State Agency Voices More Concerns Over PennEast Pipeline Project

Tom Johnson | September 6, 2019 | Energy & Environment
Department of Environmental Protection asks PennEast to rectify omissions in its applications for a series of wetlands and flood hazard permits

Credit: NJTV News
Gas pipeline
Once again, the state Department of Environmental Protection has found permit applications by PennEast Pipeline to be deficient, dealing a new if only temporary setback to the project.

In a four-page letter to the company, DEP found its applications for a series of wetlands and flood hazard permits were lacking required information, with the agency giving PennEast 30 days to rectify the omissions.

The 120-mile project has encountered numerous delays in review of its proposal, which involves a $1 billion new pipeline beginning in Luzerne County, Pa., crossing the Delaware River in Hunterdon County and ending just outside of Trenton.

PennEast is one of the most controversial of nine new pipeline projects pending in New Jersey, most of which are intended to ship cheap natural gas from the Marcellus Shale formations in Pennsylvania to metropolitan and suburban markets in New Jersey.

The project has stirred enormous opposition on both sides of the Delaware River, crossing more than 100 waterways in both states. A wide array of environmental and public interest organizations also are pressing Gov. Phil Murphy to declare a moratorium on new fossil-fuel projects in New Jersey in light of his stated goal of having 100 percent clean energy by 2050.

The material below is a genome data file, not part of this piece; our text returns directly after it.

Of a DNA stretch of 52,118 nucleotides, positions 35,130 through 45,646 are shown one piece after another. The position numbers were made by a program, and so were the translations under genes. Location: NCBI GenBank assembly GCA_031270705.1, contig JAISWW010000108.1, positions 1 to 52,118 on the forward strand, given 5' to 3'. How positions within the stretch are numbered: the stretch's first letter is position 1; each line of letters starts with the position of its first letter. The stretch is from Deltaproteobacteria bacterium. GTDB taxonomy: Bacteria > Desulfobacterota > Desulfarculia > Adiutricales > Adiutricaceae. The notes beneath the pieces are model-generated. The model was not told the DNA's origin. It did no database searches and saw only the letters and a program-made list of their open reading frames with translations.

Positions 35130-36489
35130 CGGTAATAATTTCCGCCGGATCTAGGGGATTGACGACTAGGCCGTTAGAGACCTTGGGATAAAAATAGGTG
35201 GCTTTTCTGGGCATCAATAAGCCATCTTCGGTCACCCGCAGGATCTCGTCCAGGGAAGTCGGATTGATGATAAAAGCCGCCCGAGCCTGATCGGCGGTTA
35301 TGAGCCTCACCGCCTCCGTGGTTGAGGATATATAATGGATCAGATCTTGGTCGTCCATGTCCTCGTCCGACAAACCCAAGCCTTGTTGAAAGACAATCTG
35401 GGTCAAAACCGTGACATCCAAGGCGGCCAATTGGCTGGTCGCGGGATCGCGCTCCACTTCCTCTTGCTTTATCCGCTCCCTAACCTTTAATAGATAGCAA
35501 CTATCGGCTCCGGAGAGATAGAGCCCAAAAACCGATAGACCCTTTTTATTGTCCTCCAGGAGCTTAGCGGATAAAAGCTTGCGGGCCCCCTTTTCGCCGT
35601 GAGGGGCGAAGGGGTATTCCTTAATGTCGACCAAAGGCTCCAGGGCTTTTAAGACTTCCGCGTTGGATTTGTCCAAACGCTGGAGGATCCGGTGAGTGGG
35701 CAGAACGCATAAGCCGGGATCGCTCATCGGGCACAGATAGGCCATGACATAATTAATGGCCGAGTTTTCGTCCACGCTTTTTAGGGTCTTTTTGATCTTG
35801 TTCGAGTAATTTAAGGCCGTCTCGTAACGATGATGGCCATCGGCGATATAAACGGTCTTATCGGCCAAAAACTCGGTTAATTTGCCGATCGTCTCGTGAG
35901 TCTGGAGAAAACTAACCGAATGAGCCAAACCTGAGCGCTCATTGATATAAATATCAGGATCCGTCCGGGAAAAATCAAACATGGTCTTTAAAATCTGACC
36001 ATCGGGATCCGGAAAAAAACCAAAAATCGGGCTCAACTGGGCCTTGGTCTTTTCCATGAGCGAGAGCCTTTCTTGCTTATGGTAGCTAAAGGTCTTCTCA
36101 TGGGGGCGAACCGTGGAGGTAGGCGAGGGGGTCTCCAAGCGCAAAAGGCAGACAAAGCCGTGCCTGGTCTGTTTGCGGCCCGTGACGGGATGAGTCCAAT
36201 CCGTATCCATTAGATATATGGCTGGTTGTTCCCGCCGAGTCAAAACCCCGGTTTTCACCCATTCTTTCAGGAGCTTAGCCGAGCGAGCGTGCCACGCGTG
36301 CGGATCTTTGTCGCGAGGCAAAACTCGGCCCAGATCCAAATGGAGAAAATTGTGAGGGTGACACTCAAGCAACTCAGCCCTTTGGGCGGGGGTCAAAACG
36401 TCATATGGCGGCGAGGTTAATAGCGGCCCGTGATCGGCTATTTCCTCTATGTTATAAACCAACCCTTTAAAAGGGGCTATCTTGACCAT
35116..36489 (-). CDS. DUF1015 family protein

PennEast is reviewing the agency’s letter and will quickly provide the data requested, according to Pat Kornick, a spokeswoman for the company, who added it is committed to working with the department as the review of its 24,000-page application moves forward.

Failure to meet environmental standards

Tom Gilbert, campaign director for Rethink Energy NJ, said it is not surprising PennEast’s application was deemed deficient, given the company’s track record. Its initial application was found wanting because homeowners along the route would not allow them on their property.

“PennEast will ultimately be rejected because it cannot meet New Jersey’s strict environmental standards,’’ Gilbert said.

Jeff Tittel, director of the New Jersey Sierra Club, questioned whether the company will ever comply with the permit requirements. “Instead of going through another 30 days to fix a flawed permit, they should kick them out and start all over again,’’ he said.